The STUC responded to the report by saying it contained little that was new or different from all of the main recommendations already being widely debated.

General secretary Grahame Smith said: "Therefore the recommendation for a real-terms public sector pay cut comes as no surprise but the poorly evidenced calls for a recruitment freeze and action on sickness management are disappointing."

Mr Smith also said the timescale and costs associated with transforming Scottish Water into a "public interest" company were barely mentioned.

He added: "The STUC is clear that this model represents back-door privatisation and will be massively resisted by civic Scotland."

Royal College of Nursing Scotland

The RCN said an honest and open debate was now needed about the future of Scotland's public services.

Director Theresa Fyffe commented: "The much-anticipated Independent Budget Review raises some significant questions about the future of public services which will require meaningful thought and debate before any decisions are made by the Scottish government and public sector bodies about the way forward.

"Many of the options set out in the review might meet the challenges of the short-term financial pressures that we are currently facing but a strategic vision for the future of public services, including health services, is urgently needed to ensure financial cuts now still allow for a positive future for Scotland."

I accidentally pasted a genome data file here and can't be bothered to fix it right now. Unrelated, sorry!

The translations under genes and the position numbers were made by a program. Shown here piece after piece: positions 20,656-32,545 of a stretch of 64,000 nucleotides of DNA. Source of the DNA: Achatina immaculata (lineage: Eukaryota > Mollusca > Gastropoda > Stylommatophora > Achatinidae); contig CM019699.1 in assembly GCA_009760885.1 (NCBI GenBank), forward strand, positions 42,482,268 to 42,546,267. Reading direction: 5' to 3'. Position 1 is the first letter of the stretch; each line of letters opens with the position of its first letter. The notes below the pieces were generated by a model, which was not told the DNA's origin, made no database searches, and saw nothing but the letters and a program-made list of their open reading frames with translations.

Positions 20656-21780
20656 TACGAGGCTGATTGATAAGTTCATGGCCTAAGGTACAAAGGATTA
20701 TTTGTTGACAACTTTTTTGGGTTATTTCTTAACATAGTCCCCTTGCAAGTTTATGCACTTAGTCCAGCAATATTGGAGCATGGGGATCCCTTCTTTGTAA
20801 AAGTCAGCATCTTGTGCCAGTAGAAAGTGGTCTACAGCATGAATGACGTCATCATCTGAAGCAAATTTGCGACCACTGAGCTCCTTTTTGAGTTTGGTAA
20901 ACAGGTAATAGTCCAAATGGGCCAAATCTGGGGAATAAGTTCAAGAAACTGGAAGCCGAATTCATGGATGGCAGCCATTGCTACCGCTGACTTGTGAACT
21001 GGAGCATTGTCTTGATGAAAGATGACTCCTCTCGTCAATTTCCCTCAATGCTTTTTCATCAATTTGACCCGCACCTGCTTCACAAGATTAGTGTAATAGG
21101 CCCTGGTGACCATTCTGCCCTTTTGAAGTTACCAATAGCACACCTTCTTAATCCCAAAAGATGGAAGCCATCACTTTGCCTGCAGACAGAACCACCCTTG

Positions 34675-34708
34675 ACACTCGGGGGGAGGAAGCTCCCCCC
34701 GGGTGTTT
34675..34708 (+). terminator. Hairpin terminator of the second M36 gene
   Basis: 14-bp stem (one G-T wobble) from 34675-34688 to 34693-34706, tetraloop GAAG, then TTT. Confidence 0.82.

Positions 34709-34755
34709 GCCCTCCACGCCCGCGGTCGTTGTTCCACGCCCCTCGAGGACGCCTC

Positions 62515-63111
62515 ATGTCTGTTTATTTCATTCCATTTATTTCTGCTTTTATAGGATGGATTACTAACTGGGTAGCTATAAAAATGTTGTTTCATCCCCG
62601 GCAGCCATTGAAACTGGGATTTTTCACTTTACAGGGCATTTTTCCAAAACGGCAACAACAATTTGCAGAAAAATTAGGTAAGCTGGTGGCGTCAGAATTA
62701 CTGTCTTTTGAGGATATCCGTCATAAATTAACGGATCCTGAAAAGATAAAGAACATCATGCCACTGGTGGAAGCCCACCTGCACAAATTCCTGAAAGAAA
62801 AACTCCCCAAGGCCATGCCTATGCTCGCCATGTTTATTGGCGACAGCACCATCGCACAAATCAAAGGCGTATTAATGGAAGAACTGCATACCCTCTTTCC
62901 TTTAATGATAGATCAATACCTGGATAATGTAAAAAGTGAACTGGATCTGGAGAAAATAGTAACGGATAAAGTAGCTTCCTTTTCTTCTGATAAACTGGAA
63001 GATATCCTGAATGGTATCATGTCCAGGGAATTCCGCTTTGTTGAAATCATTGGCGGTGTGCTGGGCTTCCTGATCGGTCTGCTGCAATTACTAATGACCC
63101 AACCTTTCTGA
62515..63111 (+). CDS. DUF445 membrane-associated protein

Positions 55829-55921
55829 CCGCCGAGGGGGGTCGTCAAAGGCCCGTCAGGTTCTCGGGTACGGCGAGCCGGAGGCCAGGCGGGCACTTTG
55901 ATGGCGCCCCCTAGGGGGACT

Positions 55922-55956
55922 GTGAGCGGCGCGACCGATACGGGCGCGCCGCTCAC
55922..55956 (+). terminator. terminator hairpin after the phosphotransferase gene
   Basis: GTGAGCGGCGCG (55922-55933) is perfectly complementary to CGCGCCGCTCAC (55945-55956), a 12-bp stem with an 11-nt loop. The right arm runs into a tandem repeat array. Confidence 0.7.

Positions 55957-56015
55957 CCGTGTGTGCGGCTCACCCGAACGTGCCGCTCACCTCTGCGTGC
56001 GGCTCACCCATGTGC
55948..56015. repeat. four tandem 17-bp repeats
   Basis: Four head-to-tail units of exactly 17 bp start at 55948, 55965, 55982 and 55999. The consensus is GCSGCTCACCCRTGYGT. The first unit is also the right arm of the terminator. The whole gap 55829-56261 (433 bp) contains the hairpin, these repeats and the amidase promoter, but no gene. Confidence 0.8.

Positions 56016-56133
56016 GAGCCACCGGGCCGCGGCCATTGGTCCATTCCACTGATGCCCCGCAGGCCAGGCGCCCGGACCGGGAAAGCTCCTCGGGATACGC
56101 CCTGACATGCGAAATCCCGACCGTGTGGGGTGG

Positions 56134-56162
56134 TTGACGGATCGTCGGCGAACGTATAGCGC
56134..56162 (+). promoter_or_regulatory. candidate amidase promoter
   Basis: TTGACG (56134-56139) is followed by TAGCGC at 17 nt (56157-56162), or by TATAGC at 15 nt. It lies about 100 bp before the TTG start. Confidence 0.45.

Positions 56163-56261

University and College Union

The union attacked the suggestion in the report of a possible re-introduction of university tuition fees in Scotland.

It said the review had gone beyond its remit, arguing that proposals for tuition fees or a graduate contribution could not be implemented in time to benefit universities within the spending review period.

UCU Scottish official Mary Senior said: "Calls for tuition fees to be introduced in Scotland not only go beyond the remit of the review, but are also contrary to what the public wants and the political reality."

Citizens Advice Scotland